At the top of the ridge now I had some cell bars, and texted my teenaged girls who were happily spending my money in nearby Asheville, telling them I was well and having a blast… letting them know I was a little ahead of my estimated time.


Now, if you’ve got legs left here, you can really make some time. The course winds downhill for several smooth and runnable miles until the last aid station comes into view. Here's where it gets fuzzy though. There’s still more climbing to do of course… but it’s a false summit, followed by teasing signs showing only “1.4 miles” to the Jacob Fork parking area (the finish!)... but… you’ve still got… one…more…climb. Back up to the top of High Shoals Falls, and then back down its treacherous boulders and steps before the last downhill cruise and the finish. Just to be sure you haven’t escaped all bodily insult, there is one more creek crossing with less than a mile to go… and yes… that rock that looks safe to step on…ICE. Splash! Down I go on all fours in icy cold mountain stream water! Only thing to do was to RUN to keep warm and get to that finish line!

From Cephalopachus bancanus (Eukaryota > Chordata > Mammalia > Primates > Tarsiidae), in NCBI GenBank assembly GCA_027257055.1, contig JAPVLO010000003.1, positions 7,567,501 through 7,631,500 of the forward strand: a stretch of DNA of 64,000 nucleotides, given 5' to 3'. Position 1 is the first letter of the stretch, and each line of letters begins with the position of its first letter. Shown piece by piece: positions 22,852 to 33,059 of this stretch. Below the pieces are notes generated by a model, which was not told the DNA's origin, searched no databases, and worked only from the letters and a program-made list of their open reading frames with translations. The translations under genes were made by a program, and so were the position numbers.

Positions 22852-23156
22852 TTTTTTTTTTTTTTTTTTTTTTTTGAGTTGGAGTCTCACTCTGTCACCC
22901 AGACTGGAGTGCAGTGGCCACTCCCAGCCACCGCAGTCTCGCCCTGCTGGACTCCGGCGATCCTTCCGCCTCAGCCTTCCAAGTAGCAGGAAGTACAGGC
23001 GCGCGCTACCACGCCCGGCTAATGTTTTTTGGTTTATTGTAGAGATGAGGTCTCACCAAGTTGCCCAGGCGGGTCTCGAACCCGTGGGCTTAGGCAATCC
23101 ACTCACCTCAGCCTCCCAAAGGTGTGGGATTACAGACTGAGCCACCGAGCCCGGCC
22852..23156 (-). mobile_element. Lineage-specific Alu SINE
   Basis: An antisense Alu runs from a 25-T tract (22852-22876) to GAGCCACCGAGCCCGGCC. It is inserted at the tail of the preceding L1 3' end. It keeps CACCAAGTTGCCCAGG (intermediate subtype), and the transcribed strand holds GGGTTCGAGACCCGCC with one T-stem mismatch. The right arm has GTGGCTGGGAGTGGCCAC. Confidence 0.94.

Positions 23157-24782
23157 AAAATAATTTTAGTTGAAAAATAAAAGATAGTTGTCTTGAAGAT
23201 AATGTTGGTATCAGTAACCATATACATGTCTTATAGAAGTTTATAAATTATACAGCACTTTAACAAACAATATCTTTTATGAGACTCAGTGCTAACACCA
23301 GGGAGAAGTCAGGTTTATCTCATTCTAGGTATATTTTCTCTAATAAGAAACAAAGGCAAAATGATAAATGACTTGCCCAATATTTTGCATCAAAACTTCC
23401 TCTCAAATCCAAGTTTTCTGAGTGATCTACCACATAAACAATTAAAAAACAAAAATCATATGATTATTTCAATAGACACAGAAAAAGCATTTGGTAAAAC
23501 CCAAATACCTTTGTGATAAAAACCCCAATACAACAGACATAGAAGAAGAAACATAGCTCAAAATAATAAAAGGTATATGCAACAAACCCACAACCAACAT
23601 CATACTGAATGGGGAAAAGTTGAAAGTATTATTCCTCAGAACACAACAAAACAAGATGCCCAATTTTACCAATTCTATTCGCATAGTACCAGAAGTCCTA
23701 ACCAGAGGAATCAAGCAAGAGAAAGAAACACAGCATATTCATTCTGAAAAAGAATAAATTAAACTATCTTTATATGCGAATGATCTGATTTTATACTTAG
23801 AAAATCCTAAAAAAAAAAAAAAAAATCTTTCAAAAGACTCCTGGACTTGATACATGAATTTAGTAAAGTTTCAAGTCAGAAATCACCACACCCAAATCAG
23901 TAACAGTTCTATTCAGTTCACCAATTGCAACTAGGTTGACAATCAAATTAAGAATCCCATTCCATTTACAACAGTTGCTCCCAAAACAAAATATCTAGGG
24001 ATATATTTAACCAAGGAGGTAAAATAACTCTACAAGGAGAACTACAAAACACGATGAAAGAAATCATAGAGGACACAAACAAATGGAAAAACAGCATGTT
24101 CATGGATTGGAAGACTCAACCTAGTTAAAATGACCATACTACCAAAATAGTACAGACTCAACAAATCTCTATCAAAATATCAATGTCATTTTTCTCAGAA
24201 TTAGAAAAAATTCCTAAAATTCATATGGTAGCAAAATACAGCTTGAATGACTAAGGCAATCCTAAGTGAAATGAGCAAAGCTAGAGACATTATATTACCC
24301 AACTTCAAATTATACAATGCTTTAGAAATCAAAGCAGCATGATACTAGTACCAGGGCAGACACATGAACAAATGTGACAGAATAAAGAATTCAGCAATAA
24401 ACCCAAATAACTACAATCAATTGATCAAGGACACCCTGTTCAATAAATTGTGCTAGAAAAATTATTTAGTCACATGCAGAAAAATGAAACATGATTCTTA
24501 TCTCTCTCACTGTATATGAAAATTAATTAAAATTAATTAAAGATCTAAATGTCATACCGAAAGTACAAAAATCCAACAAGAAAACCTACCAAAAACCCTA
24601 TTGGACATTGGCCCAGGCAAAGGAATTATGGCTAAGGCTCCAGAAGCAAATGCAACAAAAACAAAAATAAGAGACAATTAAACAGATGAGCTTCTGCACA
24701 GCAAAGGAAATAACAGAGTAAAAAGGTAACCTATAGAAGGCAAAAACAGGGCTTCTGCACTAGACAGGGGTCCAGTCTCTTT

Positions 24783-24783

Brandon is there to give a high-five and grin. He wants to know how I liked it, and of course I tell him I LOVED IT. All the agonizing climbs, the quad crushing descents, the ice cold wet feet… ALL of it. A handmade medal is slung around my neck and I head to a picnic shelter across the parking area where a roaring fire, hot chili with all the fixin’s and my fellow runners gather.


What a glorious day! A little up and a little down in the South Mountains.



Gear List:

Path Projects: Pyrenees T19 hoody, Tahoe CL shorts liner and Killam PX pants

Xoskin: Liner shirt, Xotoes socks

Craft: Hybrid Weather gloves

Topo Athletic: Ultraventure trail shoes

Ultraspire: Alpha 4.0 vest

Leki: Micro Flash trekking poles

Precision Fuel & Hydration: PH 1000 electrolyte drink mix

Spring Energy: nutrition gels

Trail Toes: body lube